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Fig Bread
Aug 3rd, 2004

I don't know if other cities or even other neighborhoods have this problem, but come late July Beacon Hill is overrun with fresh figs. Our yard does not feature a fig tree, but all the yards around us do and last week we were presented with a flat of green, ripe figs. I have no idea what kind of figs these are. Jim and I saw a vendor at the Pike Place Market this weekend who had a variety of figs laid out and labelled. There were the Black Mission Figs, the Italian Figs, and then there were a pile that looked just like the ones that grow around our house. They were labelled 'Hand Grown, Hand Picked Figs'. So apparently that guy had no clue what kind they were either.

Anyway, fresh figs being fairly perishable, I had to figure out how to use as many as possible in a short amount of time. I was also invited to a barbecue and a neighbor's birthday party and needed something to bring to both. Enter fig bread. The recipe I used is very simple and it's all over the internet. In fact, it's the first recipe that pops up if you google 'fig bread'. I was kind of hoping to make something a bit more fancy, but really, the bread this makes is so addictive it's like fig crack. And I should know because six loaves of the stuff have gone through our kitchen in the last week.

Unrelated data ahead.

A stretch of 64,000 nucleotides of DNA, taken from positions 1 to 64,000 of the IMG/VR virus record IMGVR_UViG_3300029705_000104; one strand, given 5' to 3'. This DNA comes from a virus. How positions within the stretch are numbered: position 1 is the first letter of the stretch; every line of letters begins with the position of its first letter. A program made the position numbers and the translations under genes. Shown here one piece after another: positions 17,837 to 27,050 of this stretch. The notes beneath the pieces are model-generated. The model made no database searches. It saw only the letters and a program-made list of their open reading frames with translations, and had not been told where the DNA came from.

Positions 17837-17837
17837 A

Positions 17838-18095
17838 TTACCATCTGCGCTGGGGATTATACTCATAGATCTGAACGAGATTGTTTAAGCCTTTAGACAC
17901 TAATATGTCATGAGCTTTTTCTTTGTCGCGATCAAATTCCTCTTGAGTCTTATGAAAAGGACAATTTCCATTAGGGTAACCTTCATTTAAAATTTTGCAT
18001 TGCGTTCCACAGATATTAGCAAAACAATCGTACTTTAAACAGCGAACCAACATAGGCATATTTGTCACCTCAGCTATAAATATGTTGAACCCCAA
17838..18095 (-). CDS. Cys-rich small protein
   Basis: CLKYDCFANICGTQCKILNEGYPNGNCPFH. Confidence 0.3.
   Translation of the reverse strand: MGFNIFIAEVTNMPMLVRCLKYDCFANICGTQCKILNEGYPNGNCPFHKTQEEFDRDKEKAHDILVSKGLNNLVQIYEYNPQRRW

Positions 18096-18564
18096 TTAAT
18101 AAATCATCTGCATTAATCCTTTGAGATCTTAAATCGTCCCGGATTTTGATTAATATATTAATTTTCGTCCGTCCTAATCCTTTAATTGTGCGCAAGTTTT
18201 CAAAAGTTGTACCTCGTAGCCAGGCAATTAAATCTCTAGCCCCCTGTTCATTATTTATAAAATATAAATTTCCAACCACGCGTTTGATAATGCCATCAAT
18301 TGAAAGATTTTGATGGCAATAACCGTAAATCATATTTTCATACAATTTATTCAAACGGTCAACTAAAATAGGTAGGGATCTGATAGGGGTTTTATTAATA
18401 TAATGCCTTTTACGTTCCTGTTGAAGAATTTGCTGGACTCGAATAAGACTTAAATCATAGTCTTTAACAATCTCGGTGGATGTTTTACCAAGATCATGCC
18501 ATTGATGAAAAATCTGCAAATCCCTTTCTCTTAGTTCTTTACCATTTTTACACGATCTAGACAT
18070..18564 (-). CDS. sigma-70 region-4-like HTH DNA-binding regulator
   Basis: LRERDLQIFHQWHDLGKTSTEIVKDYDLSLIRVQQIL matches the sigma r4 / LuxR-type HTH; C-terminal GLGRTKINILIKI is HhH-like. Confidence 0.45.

Be warned, smooshed up green figs are not pretty. The insides kind of look like little white worms squiggling inside a pink fleshy paste. Smooshed up green figs with egg and oil are even less attractive. The batter goes into the oven looking pale, with strange flecks of green from the skins. And it doesn't fill up much of the loaf pans. But what comes out of the oven are big, deep brown, sticky loaves of sweet fig crack. Everyone in my neighborhood who was at the birthday party now has a copy of the recipe, as there were many cries of "Oh, this is good. Ummmm. Yeah this second piece is good too. I have ten tons of figs at home and no idea what to do with them. May I have this recipe please?" So I can never take this bread to a local event again, but I've made some fig tree owners very happy.


Fig Bread
Makes 3 loaves

3 eggs
2 1/2 c. sugar
2 c. ripe figs, mashed
3/4 c. peanut oil
3 c. flour
2 tsp. baking soda
1 tsp. salt
1/2 tsp. cinnamon
1/2 c. buttermilk
1 c. chopped pecans


Beat eggs, add sugar and beat well. Add fig puree and oil. Sift together flour, soda, salt and cinnamon. Add the fig mixture alternately with the buttermilk. Beat well. Fold in pecans. Bake at 350 degrees for 1 hour in greased and floured loaf pans.

-Der Interneten
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© 2006, Kimberly Cooperrider | kymmco@excite.com